And truth be told, so have I. Hearing "Jesus loves you!" is banal to my ears. It has no meaning; it's a phrase that's repeated through flat eyes, the expression of someone who thinks they have to say this. And fine, it must be said. But it's not believable. To a group of people who aren't sure who they are, it doesn't matter that some Being aloof from them loves them. They haven't learned that they can personally experience that love.

But we have to find a way to convey the message and divorce ourselves from the banality of the message badly delivered. We have to reach out to the teens in such a way that it's not just words, but is a true expression and attribute of God that he personally loves them so much that He died for them on the cross. We have to reach out to the adults who grew up hearing "God loves you" so much that it's become a mantra they use when they practice Yoga with the montly women's group (but have no idea that the God who loves them awaits them in the chapel).

Yes, dear readers, God loves YOU so much...but what will it take for you to really believe it?


Anonymous said...

Yes, Adoro, that's the thing, isn't it? Every week our pastor repeats this at the close of Mass, but how many of us actually think of it? It takes a long time for something to travel from the brain to the "gut"! I'm 61 now, and have spent most of my life trying to get this reality into my "gut", battling against a lifetime of being told that I was never good enough, thin enough, smart enough ... you get the idea. It helps a lot for me to look at a crucifix, and meditate on what Jesus went throught -- for me... It's easy to grasp that He suffered and died for all of us, but trying to bring it down to the individual, personal level opens a whole new "can of worms", so to speak. With God's help, a lot of healing has taken place, but much more remains to be done -- and knowing that He's "in my corner" gives me strength to continue, even when I'd rather just say, the heck with everything, and walk away. If the Son of God thought I was worth dying for, that puts every hurtful comment, every snub, every bit of nastiness and spitefulness into prespective: what does this B.S. matter, when Jesus Himself negates it with His arms outstretched on that cross? That's why I meditate on the Passion frequently -- it helps me realize so much, and I thank the Lord every day for His love. Of course, He has the same love for each one of us -- and that is totally miraculous!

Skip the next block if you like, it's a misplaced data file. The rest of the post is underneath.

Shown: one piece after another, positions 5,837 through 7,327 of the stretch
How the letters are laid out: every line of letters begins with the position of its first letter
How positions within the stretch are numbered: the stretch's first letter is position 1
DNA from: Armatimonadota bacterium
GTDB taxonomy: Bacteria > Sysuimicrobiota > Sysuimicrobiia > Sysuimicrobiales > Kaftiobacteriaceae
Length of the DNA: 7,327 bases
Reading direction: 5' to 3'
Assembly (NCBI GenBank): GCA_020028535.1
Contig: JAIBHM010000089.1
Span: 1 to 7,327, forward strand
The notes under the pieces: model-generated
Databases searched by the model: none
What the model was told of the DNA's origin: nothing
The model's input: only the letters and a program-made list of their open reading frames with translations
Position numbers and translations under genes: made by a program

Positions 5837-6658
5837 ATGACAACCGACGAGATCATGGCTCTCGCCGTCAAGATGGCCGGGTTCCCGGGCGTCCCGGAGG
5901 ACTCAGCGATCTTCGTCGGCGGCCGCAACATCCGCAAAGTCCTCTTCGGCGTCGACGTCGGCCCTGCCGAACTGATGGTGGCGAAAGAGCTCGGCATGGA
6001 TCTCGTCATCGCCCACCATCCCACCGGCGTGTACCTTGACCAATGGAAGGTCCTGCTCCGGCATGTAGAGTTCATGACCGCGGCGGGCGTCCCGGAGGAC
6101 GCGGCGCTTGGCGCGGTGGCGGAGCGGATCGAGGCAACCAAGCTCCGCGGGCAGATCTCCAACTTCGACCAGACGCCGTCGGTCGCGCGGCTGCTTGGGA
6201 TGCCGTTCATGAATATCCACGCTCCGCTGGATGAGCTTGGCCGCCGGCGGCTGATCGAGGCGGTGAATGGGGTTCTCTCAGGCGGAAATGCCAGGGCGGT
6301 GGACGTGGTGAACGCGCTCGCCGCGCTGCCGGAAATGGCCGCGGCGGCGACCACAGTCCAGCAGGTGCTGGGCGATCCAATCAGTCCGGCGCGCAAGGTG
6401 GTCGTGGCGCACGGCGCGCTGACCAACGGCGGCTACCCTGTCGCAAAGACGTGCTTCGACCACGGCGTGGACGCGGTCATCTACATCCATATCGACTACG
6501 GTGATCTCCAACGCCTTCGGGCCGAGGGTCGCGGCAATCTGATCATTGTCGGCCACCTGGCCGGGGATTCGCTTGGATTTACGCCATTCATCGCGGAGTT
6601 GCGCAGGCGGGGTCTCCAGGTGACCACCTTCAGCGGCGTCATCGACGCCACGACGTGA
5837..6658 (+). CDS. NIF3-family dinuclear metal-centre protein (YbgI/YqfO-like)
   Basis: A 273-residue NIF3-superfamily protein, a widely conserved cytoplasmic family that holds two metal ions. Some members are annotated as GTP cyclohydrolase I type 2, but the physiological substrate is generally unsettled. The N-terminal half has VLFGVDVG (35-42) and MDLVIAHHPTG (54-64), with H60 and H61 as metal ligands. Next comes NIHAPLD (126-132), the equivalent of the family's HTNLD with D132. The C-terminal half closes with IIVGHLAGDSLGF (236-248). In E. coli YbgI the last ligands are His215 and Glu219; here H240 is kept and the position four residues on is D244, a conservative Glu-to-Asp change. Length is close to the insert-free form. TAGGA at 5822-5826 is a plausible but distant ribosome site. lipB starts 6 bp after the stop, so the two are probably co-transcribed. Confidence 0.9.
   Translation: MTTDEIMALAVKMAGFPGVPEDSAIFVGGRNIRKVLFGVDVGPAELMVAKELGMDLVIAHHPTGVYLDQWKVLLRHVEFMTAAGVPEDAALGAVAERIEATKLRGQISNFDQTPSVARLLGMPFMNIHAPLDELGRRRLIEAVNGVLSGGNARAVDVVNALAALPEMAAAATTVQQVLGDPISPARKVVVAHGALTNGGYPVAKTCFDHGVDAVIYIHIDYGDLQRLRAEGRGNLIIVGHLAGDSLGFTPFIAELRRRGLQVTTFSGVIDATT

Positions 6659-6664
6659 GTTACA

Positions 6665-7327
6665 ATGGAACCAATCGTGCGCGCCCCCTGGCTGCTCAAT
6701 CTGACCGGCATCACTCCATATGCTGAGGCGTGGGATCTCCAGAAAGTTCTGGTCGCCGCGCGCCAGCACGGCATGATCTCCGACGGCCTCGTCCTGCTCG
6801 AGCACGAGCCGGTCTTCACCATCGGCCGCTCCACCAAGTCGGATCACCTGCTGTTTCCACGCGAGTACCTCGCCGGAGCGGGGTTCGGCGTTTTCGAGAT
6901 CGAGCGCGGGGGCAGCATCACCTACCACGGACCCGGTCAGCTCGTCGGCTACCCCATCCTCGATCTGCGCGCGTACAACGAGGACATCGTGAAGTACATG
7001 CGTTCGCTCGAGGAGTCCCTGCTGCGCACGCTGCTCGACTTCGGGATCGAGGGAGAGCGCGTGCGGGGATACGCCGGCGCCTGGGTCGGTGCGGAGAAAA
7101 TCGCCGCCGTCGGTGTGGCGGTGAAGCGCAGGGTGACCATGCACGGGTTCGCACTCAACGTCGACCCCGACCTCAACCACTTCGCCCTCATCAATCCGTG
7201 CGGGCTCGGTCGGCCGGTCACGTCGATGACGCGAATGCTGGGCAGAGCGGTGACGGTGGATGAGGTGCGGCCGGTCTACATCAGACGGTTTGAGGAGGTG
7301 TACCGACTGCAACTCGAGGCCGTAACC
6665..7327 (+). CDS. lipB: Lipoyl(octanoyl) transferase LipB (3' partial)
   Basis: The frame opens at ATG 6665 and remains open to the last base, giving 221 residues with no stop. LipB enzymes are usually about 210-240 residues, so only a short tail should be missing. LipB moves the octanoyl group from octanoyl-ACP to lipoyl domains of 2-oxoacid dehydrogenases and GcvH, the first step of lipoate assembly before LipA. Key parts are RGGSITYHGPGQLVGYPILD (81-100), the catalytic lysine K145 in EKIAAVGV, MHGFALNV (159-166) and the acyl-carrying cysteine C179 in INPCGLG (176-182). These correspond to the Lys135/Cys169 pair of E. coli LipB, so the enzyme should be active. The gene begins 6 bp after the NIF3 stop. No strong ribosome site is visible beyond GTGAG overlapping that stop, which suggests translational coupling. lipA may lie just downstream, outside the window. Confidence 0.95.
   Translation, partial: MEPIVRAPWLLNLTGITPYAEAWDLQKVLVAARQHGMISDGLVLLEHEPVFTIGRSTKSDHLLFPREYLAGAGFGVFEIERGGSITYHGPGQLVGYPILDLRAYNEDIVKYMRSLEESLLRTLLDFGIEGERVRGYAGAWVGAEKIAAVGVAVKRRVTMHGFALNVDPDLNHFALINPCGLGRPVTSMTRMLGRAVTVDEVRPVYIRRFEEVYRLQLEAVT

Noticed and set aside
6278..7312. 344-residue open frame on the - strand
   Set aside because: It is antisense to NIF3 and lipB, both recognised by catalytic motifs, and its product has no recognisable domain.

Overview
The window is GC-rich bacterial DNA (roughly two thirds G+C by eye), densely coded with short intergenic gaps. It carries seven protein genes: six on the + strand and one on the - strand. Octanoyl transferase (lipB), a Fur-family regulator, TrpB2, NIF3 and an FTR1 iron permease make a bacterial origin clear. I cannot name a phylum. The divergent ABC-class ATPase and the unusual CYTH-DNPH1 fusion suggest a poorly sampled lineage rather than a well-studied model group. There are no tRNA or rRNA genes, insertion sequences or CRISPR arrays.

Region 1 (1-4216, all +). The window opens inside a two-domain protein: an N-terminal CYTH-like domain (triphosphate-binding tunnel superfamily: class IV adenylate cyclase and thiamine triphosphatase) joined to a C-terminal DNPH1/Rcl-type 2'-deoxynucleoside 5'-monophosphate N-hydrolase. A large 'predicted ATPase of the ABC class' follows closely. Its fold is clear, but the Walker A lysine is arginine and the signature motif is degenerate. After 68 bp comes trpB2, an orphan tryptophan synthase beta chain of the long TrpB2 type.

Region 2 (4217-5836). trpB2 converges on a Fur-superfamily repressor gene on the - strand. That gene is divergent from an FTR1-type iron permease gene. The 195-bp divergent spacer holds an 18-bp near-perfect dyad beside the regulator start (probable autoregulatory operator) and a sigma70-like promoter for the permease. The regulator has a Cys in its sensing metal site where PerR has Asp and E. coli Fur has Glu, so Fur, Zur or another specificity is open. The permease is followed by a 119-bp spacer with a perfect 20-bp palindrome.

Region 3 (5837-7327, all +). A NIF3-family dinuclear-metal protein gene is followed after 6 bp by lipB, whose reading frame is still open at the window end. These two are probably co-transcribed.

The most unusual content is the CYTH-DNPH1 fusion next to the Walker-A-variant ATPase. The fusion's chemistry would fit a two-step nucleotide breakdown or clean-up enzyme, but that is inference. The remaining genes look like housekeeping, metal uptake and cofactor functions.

Adoro te Devote said...

Anon ~ Thank you for that. I also look at the cross, amazed, thinking, "You did that for ME?" And always, always, on the heels of that, I can't stop the question, "WHY?!"

Sure, I can answer that question intellectually, and I've done so in front of a group of people...focusing on sin, overcoming our sin, etc. But you know, I really can't speak authoratitively on God's love for us. Because I still don't "get it." I still don't see how anyone would be willing to suffer so much for me, personally. I don't understand how I can have that much value.

Of course, I'm seeing through human eyes, and our eyes are flawed. Our understanding is flawed. We're a mess. Of course we can't see. And we can't explain.

I've experienced God's own love through others, even recently, through people who are such a gift to me. And my guess is that those very people have the same questions we all do. When we look at the cross, we have to choose to believe, even though we don't understand. Because, in our estimation, is anything worth THAT?

The Cross is a scandal to us, and today, that scandal means something a little different than it did at the time.

Oy...I could go on...

Anonymous said...

The first time I truly experienced God's love was in the confessional--my priest, with God's Grace, said God loved me--and for the first time--I heard Him.

Growing up in an abusive home, with an absent father--no love--it was hard--I sorta learned that I was just plain unlovable, unworthy of love--"suck it up."

Now, I like knowing of God's love, how did I ever manage to live all those years not knowing Him? We should all tell young girls of God's love--but getting them to truly hear the words--oy--parents can really mess you up.

Anonymous said...

Tara, tell me about it~ my Mom was an alcoholic, and my father was "there", but not "there", if you know what I mean. God bless them, they both went home to God many years ago, and I've realized that they were victims too -- the "generations unto generation" repetition of the same sin. I made the conscious decision to try to break that circle with my own two grown sons, and thank God it seems to have worked... Let's all support each other in prayer, lift each other up, so that God can work in us -- remember, there's strength in numbers!